I have expressed some reservations about Hägglund’s book in the past, but I do think it is a rather refreshing read, even if I disagree for the most part with its primary argument – here’s take on the book by Brian Rajski:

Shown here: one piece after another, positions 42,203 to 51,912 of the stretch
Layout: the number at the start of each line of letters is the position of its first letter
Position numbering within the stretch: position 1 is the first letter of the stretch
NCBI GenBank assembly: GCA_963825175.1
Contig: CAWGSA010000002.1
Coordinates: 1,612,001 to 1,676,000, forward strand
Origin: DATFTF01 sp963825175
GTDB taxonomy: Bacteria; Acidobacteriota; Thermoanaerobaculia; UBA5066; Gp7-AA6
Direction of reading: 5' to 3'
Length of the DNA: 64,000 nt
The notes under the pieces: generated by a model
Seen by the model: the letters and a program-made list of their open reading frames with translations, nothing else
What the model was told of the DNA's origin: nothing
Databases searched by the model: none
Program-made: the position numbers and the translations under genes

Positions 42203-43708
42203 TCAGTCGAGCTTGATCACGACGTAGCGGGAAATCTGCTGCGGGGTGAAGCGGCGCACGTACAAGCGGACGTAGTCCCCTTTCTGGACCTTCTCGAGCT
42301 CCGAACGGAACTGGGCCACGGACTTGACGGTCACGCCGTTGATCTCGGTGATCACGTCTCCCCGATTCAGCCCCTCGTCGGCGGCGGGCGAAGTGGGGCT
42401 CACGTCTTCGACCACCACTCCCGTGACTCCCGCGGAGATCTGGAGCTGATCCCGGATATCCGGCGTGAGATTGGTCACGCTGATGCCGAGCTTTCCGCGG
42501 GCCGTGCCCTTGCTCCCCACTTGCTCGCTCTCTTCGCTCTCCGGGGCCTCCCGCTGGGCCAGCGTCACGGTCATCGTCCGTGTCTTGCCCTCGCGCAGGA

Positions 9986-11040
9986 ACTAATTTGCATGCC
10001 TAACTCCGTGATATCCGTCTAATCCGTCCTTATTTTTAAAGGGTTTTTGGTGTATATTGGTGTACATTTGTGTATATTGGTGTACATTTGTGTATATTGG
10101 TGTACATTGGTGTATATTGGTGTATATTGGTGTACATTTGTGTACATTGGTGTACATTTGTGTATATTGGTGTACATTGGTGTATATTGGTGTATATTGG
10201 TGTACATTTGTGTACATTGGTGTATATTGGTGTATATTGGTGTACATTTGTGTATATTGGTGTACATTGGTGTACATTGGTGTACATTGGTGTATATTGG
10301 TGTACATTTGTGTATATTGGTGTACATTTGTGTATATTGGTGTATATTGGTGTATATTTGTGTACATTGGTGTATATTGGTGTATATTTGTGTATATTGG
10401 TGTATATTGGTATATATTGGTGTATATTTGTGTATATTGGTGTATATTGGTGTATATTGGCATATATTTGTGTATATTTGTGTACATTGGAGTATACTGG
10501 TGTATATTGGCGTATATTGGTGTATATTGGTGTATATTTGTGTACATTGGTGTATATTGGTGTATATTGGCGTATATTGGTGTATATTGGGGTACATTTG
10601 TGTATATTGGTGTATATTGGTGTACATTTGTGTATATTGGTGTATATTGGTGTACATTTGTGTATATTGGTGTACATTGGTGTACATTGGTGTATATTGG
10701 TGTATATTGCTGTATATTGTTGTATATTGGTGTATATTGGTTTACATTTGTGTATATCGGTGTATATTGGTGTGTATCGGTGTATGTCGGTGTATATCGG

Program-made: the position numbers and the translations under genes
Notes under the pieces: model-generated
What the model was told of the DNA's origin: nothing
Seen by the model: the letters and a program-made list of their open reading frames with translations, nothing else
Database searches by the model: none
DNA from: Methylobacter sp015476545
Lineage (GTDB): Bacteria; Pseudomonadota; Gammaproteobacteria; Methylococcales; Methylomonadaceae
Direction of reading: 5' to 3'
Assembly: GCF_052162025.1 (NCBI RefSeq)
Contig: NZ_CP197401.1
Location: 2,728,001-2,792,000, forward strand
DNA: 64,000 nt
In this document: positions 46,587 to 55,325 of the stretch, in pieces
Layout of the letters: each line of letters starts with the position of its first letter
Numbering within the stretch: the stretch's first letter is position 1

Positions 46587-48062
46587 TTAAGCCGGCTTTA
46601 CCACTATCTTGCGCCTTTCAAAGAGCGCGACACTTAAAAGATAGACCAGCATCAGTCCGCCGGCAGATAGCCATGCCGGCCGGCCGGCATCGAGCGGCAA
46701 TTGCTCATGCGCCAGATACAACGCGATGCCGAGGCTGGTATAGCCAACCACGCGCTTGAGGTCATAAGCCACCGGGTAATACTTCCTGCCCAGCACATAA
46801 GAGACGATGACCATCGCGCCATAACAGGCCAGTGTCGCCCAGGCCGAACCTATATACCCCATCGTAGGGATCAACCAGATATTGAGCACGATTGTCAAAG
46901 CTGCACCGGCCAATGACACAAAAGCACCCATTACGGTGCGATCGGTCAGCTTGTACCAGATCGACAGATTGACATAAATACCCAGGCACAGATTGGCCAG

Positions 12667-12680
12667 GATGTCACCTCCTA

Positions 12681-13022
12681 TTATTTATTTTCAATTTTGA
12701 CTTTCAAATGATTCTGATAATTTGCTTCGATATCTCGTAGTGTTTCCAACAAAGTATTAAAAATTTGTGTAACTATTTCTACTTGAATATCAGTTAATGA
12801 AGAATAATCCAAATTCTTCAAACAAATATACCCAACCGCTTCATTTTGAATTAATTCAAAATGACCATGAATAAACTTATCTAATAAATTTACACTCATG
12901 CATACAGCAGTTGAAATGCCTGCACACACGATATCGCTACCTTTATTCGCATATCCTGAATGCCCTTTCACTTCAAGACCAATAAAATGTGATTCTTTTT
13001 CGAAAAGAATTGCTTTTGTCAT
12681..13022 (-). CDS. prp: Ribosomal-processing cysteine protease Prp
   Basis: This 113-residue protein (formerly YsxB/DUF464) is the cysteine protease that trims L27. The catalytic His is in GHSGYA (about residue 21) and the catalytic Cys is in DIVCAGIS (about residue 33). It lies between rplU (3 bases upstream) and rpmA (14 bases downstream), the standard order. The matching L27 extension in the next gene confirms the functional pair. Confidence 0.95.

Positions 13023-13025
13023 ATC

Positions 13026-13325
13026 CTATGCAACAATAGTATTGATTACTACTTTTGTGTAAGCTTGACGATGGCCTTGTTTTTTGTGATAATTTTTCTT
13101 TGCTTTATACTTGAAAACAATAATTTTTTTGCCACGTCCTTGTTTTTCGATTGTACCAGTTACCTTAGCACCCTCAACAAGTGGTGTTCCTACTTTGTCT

“[T]he openness to the other cannot be an ethical principle since it is not a matter of choice. Openness to the other answers to the openness to the unpredictable coming of time and is thus the condition for whatever there is. . . . Furthermore, nothing can guarantee that it is better to be more open than to be less open to the other (or vice versa). . . . The decision concerning how one should relate to the other can therefore not be dictated by an ethical injunction, but must be reinvented from time to time. Far from providing an ethical ground, the deconstructive thinking of alterity thus politicizes even the most elementary relation to the other.” In this explosive little book on Derrida, Martin Hagglund rejects the appropriation over the last twenty years of deconstruction as an ethical, political, or religious project. He denies that there is an “ethical turn” in Derrida’s thought (usually located around the publication of Specters of Marx), arguing Derrida’s work is informed by a single logic from start to end.